The OHO user experience (UX) designer on our project combined sources of information to create the sitemap to include: 

  • Project Goals: project goals came from the Strategy Roadmap as well as specific goals our team set out at the beginning of the project
  • User Needs: user needs came from research previously conducted, discovery activities OHO engaged in, and OHO's deep knowledge of user needs. Research included user surveys, interviews and focus groups. Discovery activities included content/UX/competitor audits and stakeholder interviews
  • Information Architecture Best Practices: OHO adjusted the site structure for a more intuitive experience for our users. This included changes in page titles, reduction and reorganization of pages, and differences in the ways pages are grouped in order to account for user mental models
  • Client Resourcing: OHO wants to build a site that we are able to manage with the staff and resources available to us. For example, OHO won’t recommend pages that require a lot of new content if that is not something we are able to create
graph of a website structure

What is a wireframe? Think of a wireframe as the “blueprints” of the website, which serve to convey the page structure, content placement, functionality and navigation for the scoped templates. They intentionally exclude imagery, brand fonts and colors so that the architectural building blocks can be addressed first. They are the skeleton of a page or the building blocks of different types of components used to organize the content on a page. We currently use pattern labs on our websites, which is a list of components that we use to choose how to build our webpages. The wireframe shows what our new components will be to best organize and display our content.

The OHO UX designer on our project combined sources of information to create these wireframes to include:

  • Project Goals: project goals came from the Strategy Roadmap as well as specific goals our team set out at the beginning of the project
  • User Needs: user needs came from research previously conducted. This research included content audits, stakeholder interviews, and OHO’s deep knowledge of user needs from past projects  
  • User Experience Best Practices: OHO’s collective experience designing complex sites informs their approach to creating innovative and intuitive wireframes. The components, templates and navigational patterns they design are rooted in industry best-practices and customized to fit our unique project goals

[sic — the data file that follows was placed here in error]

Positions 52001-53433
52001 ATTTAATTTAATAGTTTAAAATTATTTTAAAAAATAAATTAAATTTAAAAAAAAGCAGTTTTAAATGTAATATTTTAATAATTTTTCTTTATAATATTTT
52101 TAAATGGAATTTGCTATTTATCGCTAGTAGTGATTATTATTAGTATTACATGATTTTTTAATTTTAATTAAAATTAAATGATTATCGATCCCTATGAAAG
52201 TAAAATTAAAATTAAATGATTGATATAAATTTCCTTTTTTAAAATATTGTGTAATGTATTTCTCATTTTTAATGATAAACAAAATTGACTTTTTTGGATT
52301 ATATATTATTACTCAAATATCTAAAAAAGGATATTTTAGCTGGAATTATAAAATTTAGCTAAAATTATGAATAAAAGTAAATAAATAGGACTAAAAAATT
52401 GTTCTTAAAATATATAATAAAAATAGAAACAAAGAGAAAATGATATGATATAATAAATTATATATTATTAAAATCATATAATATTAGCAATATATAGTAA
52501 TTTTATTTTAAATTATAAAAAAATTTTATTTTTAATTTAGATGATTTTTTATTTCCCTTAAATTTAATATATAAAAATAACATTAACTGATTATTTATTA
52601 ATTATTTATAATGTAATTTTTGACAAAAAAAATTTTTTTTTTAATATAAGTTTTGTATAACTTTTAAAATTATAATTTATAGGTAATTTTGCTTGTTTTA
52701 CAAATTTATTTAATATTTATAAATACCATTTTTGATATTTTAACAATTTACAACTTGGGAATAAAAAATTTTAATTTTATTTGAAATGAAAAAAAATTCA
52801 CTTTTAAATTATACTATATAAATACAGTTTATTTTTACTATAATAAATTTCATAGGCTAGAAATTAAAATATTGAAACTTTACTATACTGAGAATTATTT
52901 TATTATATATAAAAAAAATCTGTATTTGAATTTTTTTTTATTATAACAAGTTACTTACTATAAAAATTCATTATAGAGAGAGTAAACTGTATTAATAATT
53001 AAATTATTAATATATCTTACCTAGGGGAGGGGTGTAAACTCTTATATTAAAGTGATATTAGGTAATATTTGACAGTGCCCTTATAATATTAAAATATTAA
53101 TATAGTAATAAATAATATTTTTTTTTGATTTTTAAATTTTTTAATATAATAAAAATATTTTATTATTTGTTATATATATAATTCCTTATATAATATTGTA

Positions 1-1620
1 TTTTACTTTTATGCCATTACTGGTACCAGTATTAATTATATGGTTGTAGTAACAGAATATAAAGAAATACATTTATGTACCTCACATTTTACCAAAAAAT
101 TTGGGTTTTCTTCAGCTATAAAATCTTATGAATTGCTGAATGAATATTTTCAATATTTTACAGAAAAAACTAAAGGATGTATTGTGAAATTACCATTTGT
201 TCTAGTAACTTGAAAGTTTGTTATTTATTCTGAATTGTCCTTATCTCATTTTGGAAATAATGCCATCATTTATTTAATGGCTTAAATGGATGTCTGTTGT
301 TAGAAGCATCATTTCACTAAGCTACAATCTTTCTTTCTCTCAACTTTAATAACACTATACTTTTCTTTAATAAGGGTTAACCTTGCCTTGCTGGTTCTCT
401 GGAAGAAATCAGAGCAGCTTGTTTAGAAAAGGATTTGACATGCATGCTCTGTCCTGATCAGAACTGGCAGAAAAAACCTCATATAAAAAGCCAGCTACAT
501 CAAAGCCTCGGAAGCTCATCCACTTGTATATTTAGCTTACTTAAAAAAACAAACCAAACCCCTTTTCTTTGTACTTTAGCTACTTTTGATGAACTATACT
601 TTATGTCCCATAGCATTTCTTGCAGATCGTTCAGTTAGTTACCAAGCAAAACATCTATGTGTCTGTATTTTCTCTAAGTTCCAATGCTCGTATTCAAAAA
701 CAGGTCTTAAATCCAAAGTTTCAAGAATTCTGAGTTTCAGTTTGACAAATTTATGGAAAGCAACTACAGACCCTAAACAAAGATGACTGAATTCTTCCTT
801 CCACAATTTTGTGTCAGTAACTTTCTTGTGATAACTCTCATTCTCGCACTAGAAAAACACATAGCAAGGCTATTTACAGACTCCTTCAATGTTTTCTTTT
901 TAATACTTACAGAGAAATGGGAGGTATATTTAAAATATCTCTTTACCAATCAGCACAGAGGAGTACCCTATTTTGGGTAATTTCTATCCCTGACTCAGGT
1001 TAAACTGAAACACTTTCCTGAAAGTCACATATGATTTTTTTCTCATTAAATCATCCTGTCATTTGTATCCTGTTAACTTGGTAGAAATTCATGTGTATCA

• Client Resourcing: OHO wants to build a site that we are able to manage with the staff and resources available to us. For example, if a client has indicated that they have limited photography and no plans to do photo shoots, OHO wouldn’t present wireframes that heavily emphasized quality brand photography 

The wireframes will drive the entirety of the rest of the project, including: 

  • Visual Design: wireframes indicate the hierarchy of content as well as the type of content that must be designed 
  • Back End Development & Content Entry: wireframes indicate specific ways content will be built and managed for back-end development and content entry
graph of a wireframe

The content strategy will guide the development of copy and visual content for the project. Like the strategy roadmap, it summarizes and synthesizes the information gathered from the discovery activities and offers analysis and context specifically framed towards website content and how best to use it to represent the project’s objectives. This can help answer questions like: 

  • How should we activate our brand messaging architecture? 
  • What is our voice and tone? And how can we maintain consistency and appropriateness across all areas of the website? 
  • How should we approach our sites' news and stories? 

Content Audit Findings: The quality of content throughout the San Francisco State University website and its subdomain sites varies vastly. This inconsistency, along with disjointedness in navigation, does not create an optimal user experience and does not lend itself well to ease of navigation for our users. This may lead to missed opportunities of potential students applying or completing other important calls-to-actions. Some overarching takeaways: 

  • Lack of standardization in copy and visual content
  • There is no uniformity in layout or navigation to any subset of sites (departments, schools, student life, etc.) 
  • Absence of breadcrumbs which should be on the site to help users understand the relationship between the page they are currently on, and higher level pages. They help ease user anxiety by providing them an easier way to navigate through the site
  • Liability issues as it relates to not adhering to ADA compliance through different elements placed on the site 

Content Strategy Recommendations:  

  • Define, highlight and celebrate the SF State community, bringing personality to the institution online 
  • Connect SF State’s academic programs to alumni career outcomes so prospective students (and current students switching majors) can find the right path 
  • Demonstrate SF State’s ethos of care by contextualizing affordability, access, resources and supports 
  • Center the user, from site architecture to content development 
  • Introduce website governance centered in establishing digital leadership, collaboration in service of site users and ongoing site health and maintenance 

Governance Documentation: A thoughtful web governance process mitigates chronic website issues through cultural change and improved processes. Maintaining consistency, quality and cohesive brand identity on the web will require coupling the redesign with a plan for web governance. OHO’s governance discovery and comprehensive plan will include: 

  • Situational analysis, including alignment with parallel initiatives such as the Technology Governance plan 
  • Defined governance model and authoritative content 
  • Defined and recommended publishing roles, responsibilities and workflow 
  • Training, documentation and content quality assurance 
  • Content operations recommendations 
  • Internal community building model & approach 

This page will continue to be updated as we progress with this project.